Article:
Judes Driving Tips
Q: My learner driver can't steer in a straight line! What's wrong?
The basic motto for steering – the car will go where the eyes take it.
Steering the vehicle ought to be done with 'peripheral vision', whilst maintaining a distant focal point. Learners who look at the kerbside whilst trying to maintain a straight line will have difficulties. Drivers should be encouraged to aim their eyes higher and further ahead.
Reading road signs or other specific information, the learner must learn to move the eyes constantly and use 'focal' vision. For a split second the eyes will pick up information to assess the road ahead.
A typical excuse after being involved in a collision is all too often: "I didn't see it!". Good observation is an absolute for safe driving.
Q: Is it necessary to apply the handbrake every time you stop?
In a manual vehicle – yes. Use the hand brake even on a level ground. It frees up the right foot in readiness to use the accelerator pedal. Stopping with the clutch down and no handbrake – a car may move by something as simple as a gust of wind, without the driver realising.
In manual and automatic vehicles, during a prolonged stop (at traffic lights, especially when pedestrians are crossing right in front of you), it is also advisable to apply the handbrake and shift the gear lever into N (neutral). Do the same anytime whilst temporarily parked, (to check the roadmap, searching for an object in the glove box or while talking to someone in the driveway etc). The car is safe while attending other matters.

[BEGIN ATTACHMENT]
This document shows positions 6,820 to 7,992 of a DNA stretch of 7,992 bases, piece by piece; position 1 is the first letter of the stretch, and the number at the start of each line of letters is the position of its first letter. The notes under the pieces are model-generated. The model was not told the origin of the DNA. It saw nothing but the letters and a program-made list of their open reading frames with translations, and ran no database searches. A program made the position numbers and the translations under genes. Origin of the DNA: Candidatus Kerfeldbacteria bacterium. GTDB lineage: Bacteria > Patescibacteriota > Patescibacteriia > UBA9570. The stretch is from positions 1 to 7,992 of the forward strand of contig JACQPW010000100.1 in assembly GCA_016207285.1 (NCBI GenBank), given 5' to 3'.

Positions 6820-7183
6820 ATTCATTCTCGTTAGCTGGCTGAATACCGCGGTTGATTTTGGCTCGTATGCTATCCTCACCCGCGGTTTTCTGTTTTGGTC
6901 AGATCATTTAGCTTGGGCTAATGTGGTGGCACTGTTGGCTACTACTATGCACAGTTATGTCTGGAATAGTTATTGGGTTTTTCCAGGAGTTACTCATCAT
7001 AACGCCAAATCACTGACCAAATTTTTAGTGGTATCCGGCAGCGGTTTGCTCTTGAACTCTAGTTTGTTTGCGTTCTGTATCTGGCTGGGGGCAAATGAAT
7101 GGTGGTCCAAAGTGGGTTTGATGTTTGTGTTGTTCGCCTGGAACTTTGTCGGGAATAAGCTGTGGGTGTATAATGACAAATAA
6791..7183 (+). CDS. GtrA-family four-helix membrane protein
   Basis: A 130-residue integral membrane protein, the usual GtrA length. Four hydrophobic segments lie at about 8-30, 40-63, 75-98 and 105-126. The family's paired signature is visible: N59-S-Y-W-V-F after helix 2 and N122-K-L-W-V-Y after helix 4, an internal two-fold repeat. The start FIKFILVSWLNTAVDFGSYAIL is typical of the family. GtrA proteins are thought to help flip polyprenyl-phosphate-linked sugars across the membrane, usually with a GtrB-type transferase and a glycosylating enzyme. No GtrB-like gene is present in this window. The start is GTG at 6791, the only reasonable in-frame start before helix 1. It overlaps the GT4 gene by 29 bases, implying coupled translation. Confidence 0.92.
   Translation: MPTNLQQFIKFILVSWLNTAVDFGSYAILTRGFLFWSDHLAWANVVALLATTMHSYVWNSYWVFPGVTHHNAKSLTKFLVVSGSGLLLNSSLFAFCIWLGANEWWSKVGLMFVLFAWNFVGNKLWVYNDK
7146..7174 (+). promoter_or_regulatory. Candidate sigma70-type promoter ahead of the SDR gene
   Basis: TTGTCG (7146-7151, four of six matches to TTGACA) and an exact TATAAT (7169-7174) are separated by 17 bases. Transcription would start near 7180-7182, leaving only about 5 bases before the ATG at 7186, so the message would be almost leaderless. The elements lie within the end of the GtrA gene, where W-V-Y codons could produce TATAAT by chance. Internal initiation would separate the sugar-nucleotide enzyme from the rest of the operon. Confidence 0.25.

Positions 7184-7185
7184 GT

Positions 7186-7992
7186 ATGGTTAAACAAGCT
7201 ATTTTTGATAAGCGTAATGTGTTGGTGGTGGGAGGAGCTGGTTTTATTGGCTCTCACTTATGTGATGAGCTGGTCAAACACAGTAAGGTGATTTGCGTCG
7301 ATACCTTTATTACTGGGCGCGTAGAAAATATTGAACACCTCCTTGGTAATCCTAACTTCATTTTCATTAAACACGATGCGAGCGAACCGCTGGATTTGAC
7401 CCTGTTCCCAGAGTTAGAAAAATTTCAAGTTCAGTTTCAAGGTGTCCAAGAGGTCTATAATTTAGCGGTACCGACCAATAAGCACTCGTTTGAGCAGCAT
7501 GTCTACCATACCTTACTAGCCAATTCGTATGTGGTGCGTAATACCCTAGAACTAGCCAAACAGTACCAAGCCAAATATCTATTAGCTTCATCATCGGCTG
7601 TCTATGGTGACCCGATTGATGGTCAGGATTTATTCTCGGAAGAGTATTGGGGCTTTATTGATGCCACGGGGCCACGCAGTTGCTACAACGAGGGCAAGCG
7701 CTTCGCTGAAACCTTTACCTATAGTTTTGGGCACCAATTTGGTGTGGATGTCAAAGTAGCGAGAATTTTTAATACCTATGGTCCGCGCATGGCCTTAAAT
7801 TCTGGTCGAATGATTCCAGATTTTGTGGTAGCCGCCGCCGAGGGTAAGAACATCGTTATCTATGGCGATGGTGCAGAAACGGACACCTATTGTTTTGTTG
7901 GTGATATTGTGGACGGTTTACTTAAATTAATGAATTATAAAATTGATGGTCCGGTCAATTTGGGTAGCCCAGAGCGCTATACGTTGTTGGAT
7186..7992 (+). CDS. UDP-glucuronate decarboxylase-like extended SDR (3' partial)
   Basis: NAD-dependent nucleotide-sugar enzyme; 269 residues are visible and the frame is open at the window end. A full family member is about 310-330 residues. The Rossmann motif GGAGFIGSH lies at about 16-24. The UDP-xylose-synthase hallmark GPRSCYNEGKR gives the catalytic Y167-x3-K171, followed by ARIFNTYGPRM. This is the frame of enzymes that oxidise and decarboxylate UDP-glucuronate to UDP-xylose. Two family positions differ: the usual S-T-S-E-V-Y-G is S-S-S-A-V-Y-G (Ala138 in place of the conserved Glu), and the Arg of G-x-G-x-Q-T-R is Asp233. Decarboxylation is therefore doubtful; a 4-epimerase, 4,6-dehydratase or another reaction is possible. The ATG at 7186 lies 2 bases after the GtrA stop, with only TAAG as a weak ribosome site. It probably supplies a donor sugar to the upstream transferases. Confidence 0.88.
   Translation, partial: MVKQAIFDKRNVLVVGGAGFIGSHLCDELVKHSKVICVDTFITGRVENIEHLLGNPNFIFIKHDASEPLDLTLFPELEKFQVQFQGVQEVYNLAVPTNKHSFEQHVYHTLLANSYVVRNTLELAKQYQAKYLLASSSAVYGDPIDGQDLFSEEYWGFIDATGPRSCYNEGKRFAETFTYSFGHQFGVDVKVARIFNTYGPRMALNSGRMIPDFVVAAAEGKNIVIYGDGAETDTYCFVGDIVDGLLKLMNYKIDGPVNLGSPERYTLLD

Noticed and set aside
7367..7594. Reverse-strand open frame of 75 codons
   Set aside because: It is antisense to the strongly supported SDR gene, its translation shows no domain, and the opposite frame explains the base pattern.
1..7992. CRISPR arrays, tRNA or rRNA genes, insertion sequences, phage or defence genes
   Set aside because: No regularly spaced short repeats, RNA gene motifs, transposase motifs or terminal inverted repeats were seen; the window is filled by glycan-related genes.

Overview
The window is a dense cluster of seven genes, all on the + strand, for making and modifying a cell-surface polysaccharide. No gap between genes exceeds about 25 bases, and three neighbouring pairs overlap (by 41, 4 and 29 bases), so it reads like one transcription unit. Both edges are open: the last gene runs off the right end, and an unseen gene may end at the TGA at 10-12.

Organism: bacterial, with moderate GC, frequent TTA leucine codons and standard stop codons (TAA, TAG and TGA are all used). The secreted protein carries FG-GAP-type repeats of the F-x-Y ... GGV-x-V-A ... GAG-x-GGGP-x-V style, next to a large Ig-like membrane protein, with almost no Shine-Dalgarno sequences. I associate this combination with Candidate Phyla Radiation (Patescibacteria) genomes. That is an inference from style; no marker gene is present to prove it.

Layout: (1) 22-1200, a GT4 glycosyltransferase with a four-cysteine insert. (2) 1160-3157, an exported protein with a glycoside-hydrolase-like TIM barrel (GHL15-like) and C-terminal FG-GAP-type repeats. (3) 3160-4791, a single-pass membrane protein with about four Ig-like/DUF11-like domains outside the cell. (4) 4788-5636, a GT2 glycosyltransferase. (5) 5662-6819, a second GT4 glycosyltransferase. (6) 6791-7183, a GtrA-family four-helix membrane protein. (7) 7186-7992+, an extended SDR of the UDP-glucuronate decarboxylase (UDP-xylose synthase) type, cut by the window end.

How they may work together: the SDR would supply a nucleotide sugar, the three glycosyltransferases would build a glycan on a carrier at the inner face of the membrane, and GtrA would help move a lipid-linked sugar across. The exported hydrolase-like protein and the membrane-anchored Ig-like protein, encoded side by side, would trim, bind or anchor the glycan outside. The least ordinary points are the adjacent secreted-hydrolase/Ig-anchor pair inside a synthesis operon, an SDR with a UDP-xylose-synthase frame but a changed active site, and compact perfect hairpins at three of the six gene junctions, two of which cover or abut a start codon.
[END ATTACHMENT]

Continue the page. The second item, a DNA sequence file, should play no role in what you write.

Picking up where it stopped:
Starting on a hill, even an automatic car can roll backwards, if the gradient is steep enough. Apply the handbrake firmly. Before take-off, give a little acceleration just before releasing the handbrake.
Q: How many professional lessons does it take to learn to drive?
In an automatic vehicle, the average training period is approximately 12 hours. For a manual transmission car, another 6-8 hours, depending on the learner’s ability, may be required.
Factors to consider are:
- How co-ordinated is the person?
- Is he/she a quick thinker/learner?
- How much will the learner be able to practice between lessons with family or friends.
- Older people take longer and city traffic takes extra hours to master.
After the first lesson a professional instructor should be able to give a reasonable estimate as to how many lessons may be required.
Q: Are the examiners strict on driving tests?
There are strict guidelines that Licence Testing Officers must apply to driving tests.
No one expects the new driver to be perfect and a certain number of minor mistakes are allowed.
An applicant’s driving may be quite safe, yet the standards laid down must still be adhered to. Remember that examiners don’t make the rules, they only follow them through.
Many drivers, particularly those who have completed 120 hours with family and friends, may consider themselves to be safe drivers and test ready, but unaware of the guidelines followed by VicRoads Testers. A lesson with a professional driving instructor, will rectify any flaws in a Learners driving. An assessment with a driving instructor, in advance of booking any tests, will highlight any shortcomings in the learner drivers skillset.
Q: My instructor taught me not to brake in a corner. Is this correct?
One of the rules of braking is to brake in a straight line whilst the vehicle is well balanced. Braking sharply in a corner can induce a skid and has caused many drivers to lose control – however, do not apply this rule dogmatically. If a driver has misjudged a bend and entered it at an unsafe speed, increased braking may be the only way to stop running off the road. The best approach to a corner is to:
- Read the corner (look through to the exit),
- Brake to the correct speed before the corner,
- Gently accelerate out of the corner (in the wet, wait until after the bend).